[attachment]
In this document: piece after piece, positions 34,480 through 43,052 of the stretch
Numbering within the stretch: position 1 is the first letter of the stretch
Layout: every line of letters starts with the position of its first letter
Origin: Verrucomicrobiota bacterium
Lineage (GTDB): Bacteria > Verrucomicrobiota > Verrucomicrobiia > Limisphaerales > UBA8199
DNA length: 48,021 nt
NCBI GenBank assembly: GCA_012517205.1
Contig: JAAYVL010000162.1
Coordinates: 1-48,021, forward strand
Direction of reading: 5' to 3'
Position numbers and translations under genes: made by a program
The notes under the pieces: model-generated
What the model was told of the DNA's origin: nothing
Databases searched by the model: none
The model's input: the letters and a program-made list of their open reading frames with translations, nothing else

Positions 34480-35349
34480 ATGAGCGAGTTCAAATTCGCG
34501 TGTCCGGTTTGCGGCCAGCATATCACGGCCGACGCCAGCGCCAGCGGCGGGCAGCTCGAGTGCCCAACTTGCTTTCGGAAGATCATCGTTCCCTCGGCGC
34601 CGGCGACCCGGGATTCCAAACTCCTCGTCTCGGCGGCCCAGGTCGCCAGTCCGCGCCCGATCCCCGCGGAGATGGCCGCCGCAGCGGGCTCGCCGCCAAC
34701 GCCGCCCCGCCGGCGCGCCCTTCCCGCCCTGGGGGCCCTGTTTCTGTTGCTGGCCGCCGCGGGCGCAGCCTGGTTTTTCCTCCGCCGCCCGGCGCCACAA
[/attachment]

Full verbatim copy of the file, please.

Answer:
In this document: piece after piece, positions 34,480 through 43,052 of the stretch
Numbering within the stretch: position 1 is the first letter of the stretch
Layout: every line of letters starts with the position of its first letter
Origin: Verrucomicrobiota bacterium
Lineage (GTDB): Bacteria > Verrucomicrobiota > Verrucomicrobiia > Limisphaerales > UBA8199
DNA length: 48,021 nt
NCBI GenBank assembly: GCA_012517205.1
Contig: JAAYVL010000162.1
Coordinates: 1-48,021, forward strand
Direction of reading: 5' to 3'
Position numbers and translations under genes: made by a program
The notes under the pieces: model-generated
What the model was told of the DNA's origin: nothing
Databases searched by the model: none
The model's input: the letters and a program-made list of their open reading frames with translations, nothing else

Positions 34480-35349
34480 ATGAGCGAGTTCAAATTCGCG
34501 TGTCCGGTTTGCGGCCAGCATATCACGGCCGACGCCAGCGCCAGCGGCGGGCAGCTCGAGTGCCCAACTTGCTTTCGGAAGATCATCGTTCCCTCGGCGC
34601 CGGCGACCCGGGATTCCAAACTCCTCGTCTCGGCGGCCCAGGTCGCCAGTCCGCGCCCGATCCCCGCGGAGATGGCCGCCGCAGCGGGCTCGCCGCCAAC
34701 GCCGCCCCGCCGGCGCGCCCTTCCCGCCCTGGGGGCCCTGTTTCTGTTGCTGGCCGCCGCGGGCGCAGCCTGGTTTTTCCTCCGCCGCCCGGCGCCACAA